2. SEPTA has responded to customer complaints — a cherished notion, I know — and is allowing parents to keep kids in their strollers (rather than folding them up) on buses most of the day.

  3. Last year North Philly's Kenderton Elementary was in full-blown crisis mode, but, with the help of a new principal, they've turned the school around. Here's how they did it.

  4. Two music execs (who've worked with Kanye West, Jay-Z, and Mariah Carey, no big deal) are helping Philly students learn the skills they need to work in the entertainment industry.

  5. Need a reason to smile? The story of Gianna Masciantonio, a three year old who's now chemo-free thanks to two miracles — one medical, and one a kiss from Pope Francis in 2015 — should do the trick.

  6. Ahead of their face-off with the Cowboys this week, the Eagles' front office is making moves and quickly course-correcting, writes columnist Marcus Hayes.

Opinions

"We are witnessing an all-out assault on the Bastille-like fortress of male domination, patriarchy, and the sexual reign of terror that has come with that. "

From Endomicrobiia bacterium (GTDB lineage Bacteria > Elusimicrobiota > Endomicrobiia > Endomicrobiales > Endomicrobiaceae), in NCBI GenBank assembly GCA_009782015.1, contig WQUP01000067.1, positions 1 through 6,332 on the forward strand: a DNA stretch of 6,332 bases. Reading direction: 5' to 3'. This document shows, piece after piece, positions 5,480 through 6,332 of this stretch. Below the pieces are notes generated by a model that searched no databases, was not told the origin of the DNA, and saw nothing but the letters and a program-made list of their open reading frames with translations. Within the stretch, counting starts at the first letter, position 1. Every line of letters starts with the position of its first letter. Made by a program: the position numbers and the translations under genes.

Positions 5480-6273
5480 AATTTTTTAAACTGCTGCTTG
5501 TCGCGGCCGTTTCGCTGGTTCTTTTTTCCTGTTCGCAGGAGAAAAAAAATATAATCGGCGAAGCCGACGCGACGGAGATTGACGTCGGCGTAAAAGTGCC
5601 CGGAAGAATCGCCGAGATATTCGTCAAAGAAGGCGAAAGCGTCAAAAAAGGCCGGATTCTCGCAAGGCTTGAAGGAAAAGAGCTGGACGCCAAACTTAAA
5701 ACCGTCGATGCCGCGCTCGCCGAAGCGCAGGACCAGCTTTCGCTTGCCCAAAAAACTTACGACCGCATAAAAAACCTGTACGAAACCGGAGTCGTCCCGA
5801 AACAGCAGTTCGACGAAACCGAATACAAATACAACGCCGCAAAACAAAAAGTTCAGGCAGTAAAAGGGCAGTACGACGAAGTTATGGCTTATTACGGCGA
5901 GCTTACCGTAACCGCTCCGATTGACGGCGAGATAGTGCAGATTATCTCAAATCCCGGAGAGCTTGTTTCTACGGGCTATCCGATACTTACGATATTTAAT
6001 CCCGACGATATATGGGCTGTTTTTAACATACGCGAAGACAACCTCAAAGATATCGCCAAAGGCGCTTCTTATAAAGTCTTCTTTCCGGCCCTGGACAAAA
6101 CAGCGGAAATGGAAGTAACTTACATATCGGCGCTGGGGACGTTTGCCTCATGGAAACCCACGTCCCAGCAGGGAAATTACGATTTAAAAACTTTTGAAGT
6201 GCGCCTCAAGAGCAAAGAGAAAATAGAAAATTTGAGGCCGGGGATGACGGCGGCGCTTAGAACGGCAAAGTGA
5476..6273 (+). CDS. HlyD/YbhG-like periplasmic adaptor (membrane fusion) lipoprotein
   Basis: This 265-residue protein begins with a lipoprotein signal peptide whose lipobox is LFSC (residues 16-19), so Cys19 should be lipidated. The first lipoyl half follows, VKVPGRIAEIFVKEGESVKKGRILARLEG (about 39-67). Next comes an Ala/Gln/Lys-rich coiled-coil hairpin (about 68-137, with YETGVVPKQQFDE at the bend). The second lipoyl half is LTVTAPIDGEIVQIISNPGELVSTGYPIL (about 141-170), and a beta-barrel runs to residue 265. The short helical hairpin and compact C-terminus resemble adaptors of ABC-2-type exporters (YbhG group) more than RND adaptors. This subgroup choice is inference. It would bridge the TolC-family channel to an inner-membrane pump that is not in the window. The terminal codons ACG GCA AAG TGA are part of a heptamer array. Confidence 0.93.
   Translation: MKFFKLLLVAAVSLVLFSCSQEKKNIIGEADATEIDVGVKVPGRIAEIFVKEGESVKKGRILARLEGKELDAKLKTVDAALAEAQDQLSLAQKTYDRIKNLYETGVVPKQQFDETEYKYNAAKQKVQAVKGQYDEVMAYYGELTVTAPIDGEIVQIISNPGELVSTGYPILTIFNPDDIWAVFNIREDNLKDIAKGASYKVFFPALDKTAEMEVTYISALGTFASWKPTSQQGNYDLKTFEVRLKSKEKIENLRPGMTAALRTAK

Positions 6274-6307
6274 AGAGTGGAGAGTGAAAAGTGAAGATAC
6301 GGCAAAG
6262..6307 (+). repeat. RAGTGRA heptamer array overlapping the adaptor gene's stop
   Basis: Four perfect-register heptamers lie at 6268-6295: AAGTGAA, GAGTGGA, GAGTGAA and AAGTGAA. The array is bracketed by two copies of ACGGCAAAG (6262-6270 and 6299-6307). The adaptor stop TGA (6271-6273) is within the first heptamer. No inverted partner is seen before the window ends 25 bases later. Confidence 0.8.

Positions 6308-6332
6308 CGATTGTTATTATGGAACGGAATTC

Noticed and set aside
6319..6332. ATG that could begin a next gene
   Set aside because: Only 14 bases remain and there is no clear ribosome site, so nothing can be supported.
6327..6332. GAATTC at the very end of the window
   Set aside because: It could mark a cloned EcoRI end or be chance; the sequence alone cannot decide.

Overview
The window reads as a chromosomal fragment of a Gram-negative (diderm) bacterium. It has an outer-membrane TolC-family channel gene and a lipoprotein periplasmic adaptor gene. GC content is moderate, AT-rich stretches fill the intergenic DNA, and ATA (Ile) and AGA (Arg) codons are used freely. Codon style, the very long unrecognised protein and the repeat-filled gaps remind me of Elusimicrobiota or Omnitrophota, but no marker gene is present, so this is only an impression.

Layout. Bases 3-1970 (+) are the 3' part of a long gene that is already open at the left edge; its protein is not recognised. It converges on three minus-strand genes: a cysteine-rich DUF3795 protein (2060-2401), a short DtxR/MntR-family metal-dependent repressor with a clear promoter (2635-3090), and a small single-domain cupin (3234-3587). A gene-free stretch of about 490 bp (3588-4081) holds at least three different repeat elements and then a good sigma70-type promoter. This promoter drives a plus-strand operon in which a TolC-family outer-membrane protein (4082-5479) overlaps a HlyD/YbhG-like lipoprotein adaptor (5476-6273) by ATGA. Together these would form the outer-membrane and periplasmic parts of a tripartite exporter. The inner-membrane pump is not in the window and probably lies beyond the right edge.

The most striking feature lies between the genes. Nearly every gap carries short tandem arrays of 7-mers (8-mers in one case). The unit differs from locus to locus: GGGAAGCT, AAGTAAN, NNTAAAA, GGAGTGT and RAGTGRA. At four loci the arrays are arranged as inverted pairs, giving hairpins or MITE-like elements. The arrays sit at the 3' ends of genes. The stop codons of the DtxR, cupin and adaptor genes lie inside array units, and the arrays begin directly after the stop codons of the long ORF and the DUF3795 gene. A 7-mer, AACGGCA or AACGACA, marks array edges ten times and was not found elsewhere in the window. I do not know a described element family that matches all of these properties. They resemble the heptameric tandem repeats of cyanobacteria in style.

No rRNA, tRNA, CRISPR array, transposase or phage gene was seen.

— Columnist Will Bunch
  1. If the Eagles go to the Super Bowl, the NFL won't let fans watch it at the Linc — and columnist Ronnie Polanezcky hopes to change their minds.

  2. Community efforts to end the cash bail system are great. But without meaningful community input, risk assessment algorithms are not an adequate replacement, Media Mobilizing Project policy director Hannah Sassaman writes.

What we’re reading

  1. Philadelphia Magazine tells the strange story of how in 1974 the city tried to stop gay men cruising for other men down a Rittenhouse street — by putting up a traffic sign.

  2. Ever wondered what would happen if universal basic income became a reality? I have, and this deep exploration of real world examples from Wired answered some of my questions and raised even more (in a good way).

  3. As accusations of sexual assault and misconduct continue to bubble up through every corner of Hollywood, The Ringer says pop culture journalism has become "Entertainment: SVU."

  4. There's a weird trend in food writing that makes every fad a battle of the sexes. As Jaya Saxena writes (among very beautiful illustrations, I might add) at Taste, "When men enjoy something, they elevate it. But when women enjoy something, they ruin it."

  5. Millennials are all-too-familiar with the specter of college loans halting dreams and stalling plans, but this Rolling Stone report breaks down how it will actually doom us all. Great!

A Daily Dose of | Ornithology

That’s the study of birds. The Academy of Natural Sciences is hoping you’ll help them in their ornithological endeavors by letting them know when you find a dead bird. Yes, really.